Maps and journeys - the view from halfway there

We’re just over halfway through this round of Continuing the Craft, my Writing Circle for writers with a work in progress.

Six weeks ago, we started off by creating mind maps of what our projects might look like.  We allowed ourselves to dream big and invite possibility on to the page.  In order to have enough space, we used Big Paper.  Here we are, creating our maps during the first session:

 
 

Afterwards, I collected up the maps and hid them away in the back of some closet in my house.

Each Friday since, we’ve spilled a lot of ink. We’ve explored themes and archetypes, inhabited crucial moments, had coffees with our characters, and rooted our work in setting.  On non-Fridays, we’ve made and kept promises to ourselves to write. We’ve caught tiny butterflies with butterfly nets and chased ideas up trees and down the blank page.  We’re at a good pausing point.  It’s time check our bearings. Yesterday, I brought the maps back.

As the writers reacquainted themselves with their maps, I asked them what had changed, what was missing, what was no longer there. I asked them to tell me about the differences between a map and a landscape, or to meditate on the relationship between a map and a journey. I asked if anyone had moved off their maps and where they were going next.

Here is What we found:

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One person whose ideas declined being mapped during the first session arrived with a map yesterday. And in her rolled-up, slightly-crushed map (as any self-respecting map should be), she introduced the idea of a time circle, instead of a time line. There was a collective gasp of inspiration as she shared her simple graphic.  Aha!  the writers seemed to say, in recognition of a good idea.


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Another writer’s project had started off in the form of various lists. But the lists kept suggesting a hierarchy that felt like too many stacked stumbling blocks. Having made some progress, but needing a different kind of flow, she decided that it was time to invent the wheel. She recast this phase of her project accordingly, noting the roles of the hub, rim and spokes.


One person who had started with a circle many weeks ago reported that the circle is now rolling, has become a wheel. She hitched up her ideas to this engine and it’s all chugging along, exhaust clouds and all. Her map now has mile markers and signs pointing the way to the ‘Pat on the Back Café’ - recognising that progress, while not always easy and often circuitous, gets you moving towards places you want to be.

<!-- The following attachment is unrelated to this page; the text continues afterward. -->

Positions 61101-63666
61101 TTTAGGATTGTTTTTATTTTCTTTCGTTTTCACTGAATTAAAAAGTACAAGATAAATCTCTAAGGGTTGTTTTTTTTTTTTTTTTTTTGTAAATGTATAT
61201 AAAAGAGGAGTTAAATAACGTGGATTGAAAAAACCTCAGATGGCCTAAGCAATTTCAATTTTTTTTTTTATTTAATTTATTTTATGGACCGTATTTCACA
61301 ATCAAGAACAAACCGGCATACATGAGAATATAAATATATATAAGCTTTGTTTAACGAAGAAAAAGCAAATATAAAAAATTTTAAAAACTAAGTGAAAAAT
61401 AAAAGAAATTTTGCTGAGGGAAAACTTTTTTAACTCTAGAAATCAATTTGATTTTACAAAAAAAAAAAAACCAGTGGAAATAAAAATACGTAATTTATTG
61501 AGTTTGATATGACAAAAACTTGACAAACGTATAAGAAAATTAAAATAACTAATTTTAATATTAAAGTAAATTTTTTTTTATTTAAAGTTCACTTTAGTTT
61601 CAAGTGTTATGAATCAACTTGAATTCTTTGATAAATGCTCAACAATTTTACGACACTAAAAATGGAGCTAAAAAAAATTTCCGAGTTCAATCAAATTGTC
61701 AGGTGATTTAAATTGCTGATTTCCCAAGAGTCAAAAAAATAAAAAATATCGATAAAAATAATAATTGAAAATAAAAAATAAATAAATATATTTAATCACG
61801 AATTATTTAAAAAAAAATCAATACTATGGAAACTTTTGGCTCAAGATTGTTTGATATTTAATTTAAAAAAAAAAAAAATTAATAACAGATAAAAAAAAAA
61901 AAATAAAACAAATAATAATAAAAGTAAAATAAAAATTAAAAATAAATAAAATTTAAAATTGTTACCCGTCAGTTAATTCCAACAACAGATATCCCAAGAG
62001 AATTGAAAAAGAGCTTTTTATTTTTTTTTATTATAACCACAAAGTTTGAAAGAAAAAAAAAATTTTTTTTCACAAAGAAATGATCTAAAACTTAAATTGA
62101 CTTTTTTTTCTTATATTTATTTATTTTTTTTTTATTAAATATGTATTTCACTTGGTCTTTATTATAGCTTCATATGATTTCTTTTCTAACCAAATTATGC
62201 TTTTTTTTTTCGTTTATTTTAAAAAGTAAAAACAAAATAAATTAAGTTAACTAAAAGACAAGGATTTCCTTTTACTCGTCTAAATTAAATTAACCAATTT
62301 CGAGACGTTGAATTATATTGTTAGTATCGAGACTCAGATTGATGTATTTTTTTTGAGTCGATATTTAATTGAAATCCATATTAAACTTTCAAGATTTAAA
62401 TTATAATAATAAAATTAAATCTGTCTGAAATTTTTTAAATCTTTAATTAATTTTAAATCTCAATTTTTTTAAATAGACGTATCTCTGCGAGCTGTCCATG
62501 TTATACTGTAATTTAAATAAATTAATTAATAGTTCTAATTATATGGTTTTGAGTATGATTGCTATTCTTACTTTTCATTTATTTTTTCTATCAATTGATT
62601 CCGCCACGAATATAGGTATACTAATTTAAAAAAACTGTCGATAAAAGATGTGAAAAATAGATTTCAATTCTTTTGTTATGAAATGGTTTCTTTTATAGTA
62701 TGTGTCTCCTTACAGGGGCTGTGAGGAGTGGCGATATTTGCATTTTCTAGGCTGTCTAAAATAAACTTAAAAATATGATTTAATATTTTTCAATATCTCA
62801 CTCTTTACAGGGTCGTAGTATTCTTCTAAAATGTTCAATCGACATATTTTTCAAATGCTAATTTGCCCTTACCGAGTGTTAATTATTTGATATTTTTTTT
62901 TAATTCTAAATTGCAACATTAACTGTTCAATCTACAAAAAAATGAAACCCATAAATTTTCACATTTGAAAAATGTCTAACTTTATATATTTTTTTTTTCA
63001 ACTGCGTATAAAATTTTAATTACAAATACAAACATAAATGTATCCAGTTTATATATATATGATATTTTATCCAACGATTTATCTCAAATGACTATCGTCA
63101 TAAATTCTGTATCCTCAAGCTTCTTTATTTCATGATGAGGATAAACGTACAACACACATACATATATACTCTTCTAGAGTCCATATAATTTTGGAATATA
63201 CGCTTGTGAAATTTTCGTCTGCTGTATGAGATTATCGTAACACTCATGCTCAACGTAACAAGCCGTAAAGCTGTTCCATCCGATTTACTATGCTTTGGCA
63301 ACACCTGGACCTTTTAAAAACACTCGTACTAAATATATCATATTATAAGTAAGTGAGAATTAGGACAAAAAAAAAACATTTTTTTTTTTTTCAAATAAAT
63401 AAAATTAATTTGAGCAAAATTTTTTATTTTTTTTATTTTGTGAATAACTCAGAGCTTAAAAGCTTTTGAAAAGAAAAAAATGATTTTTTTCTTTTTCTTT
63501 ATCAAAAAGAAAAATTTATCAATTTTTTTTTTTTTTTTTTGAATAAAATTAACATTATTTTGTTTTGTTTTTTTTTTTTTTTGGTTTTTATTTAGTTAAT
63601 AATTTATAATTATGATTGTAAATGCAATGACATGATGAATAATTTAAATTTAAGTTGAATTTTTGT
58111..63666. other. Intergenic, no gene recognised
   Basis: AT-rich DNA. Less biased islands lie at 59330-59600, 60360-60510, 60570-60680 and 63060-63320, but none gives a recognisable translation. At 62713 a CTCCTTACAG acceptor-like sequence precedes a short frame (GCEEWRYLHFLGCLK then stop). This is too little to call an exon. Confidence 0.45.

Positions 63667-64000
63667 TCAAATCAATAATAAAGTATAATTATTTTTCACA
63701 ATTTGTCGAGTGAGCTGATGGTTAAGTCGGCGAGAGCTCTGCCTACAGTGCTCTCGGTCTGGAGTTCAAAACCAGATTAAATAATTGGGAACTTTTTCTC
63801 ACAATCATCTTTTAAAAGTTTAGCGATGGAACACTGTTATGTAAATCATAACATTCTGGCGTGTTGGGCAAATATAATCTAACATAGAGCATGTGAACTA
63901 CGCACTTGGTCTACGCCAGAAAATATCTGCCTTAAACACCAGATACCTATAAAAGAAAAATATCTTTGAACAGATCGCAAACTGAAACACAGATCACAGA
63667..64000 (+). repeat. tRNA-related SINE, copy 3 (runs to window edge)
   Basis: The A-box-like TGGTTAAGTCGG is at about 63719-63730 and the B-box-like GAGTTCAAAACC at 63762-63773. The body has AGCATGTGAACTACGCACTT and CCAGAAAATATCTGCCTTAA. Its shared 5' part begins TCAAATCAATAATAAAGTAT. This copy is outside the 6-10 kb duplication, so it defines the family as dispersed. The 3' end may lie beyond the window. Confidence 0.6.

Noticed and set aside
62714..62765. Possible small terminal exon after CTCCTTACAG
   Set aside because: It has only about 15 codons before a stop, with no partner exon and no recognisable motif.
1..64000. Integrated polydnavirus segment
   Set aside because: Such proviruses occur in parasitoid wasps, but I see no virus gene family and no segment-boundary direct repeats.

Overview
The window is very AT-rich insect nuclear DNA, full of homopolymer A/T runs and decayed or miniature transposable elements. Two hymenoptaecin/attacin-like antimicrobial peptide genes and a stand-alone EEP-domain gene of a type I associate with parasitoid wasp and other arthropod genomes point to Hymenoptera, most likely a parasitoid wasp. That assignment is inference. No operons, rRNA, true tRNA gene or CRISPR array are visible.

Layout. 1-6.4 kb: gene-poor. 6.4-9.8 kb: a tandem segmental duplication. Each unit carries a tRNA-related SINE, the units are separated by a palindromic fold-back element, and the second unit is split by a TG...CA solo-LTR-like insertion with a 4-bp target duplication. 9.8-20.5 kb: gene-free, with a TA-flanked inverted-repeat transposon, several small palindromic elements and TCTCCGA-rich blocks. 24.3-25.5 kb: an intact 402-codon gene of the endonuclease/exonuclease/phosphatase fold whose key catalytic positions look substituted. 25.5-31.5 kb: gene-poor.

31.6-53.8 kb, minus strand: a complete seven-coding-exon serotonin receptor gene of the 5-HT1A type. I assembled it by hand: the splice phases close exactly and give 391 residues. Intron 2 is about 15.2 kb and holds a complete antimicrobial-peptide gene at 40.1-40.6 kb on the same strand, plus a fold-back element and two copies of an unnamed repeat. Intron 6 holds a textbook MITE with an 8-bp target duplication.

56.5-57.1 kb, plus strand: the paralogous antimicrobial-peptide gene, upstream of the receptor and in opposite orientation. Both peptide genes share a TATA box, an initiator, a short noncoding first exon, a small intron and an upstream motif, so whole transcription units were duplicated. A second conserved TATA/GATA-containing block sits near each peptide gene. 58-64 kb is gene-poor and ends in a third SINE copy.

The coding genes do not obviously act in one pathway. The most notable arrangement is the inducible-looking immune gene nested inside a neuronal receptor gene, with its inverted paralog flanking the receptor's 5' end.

I was delighted by this preponderance of circles.

There is one  writer who has moved off her map. I recall that her original map started in the middle of the page, but the densest population of ideas floated up to the top right hand corner. Sure enough, yesterday she needed a new piece of Big Paper for a new map. We think she’ll be located somewhere to the northeast of her original map.

And several, while not changing their maps too much on the surface, have found that the two-dimensional assurance of starting out has turned into the multi-dimensional swirl of tensions between fiction and non-fiction, difficult choices about what to include and what to leave out, and ownership of story. Maps have their uses and times.  At the moment, for these writers, the maps may stay folded up in their back pockets. They’ll get them out when they need them.

When I launched this course in September, I had a map.

I still use it. But I had no idea how exciting it would be to watch these projects take shape, emerging bit by bit.  It’s been so very rewarding.  The landscape and the journey are so much more than the map ever could be. I’m enamoured of the creative processes I get to see. Each week, I aim to create a space that makes it possible for each writer to continue the craft.

 
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Soon I will be announcing Writing Circles for Winter 2017!

I’m planning and mapping and dreaming, all the while knowing that the real events will add dimensions I can’t yet imagine.

I can tell you this much, though: I’ve booked Harston Hall for Spilling the Ink on Tuesday mornings and Continuing the Craft on Friday mornings.  The online Writing Circle will span 9 weeks and with a video link every other Sunday.  Details to come in a week or so.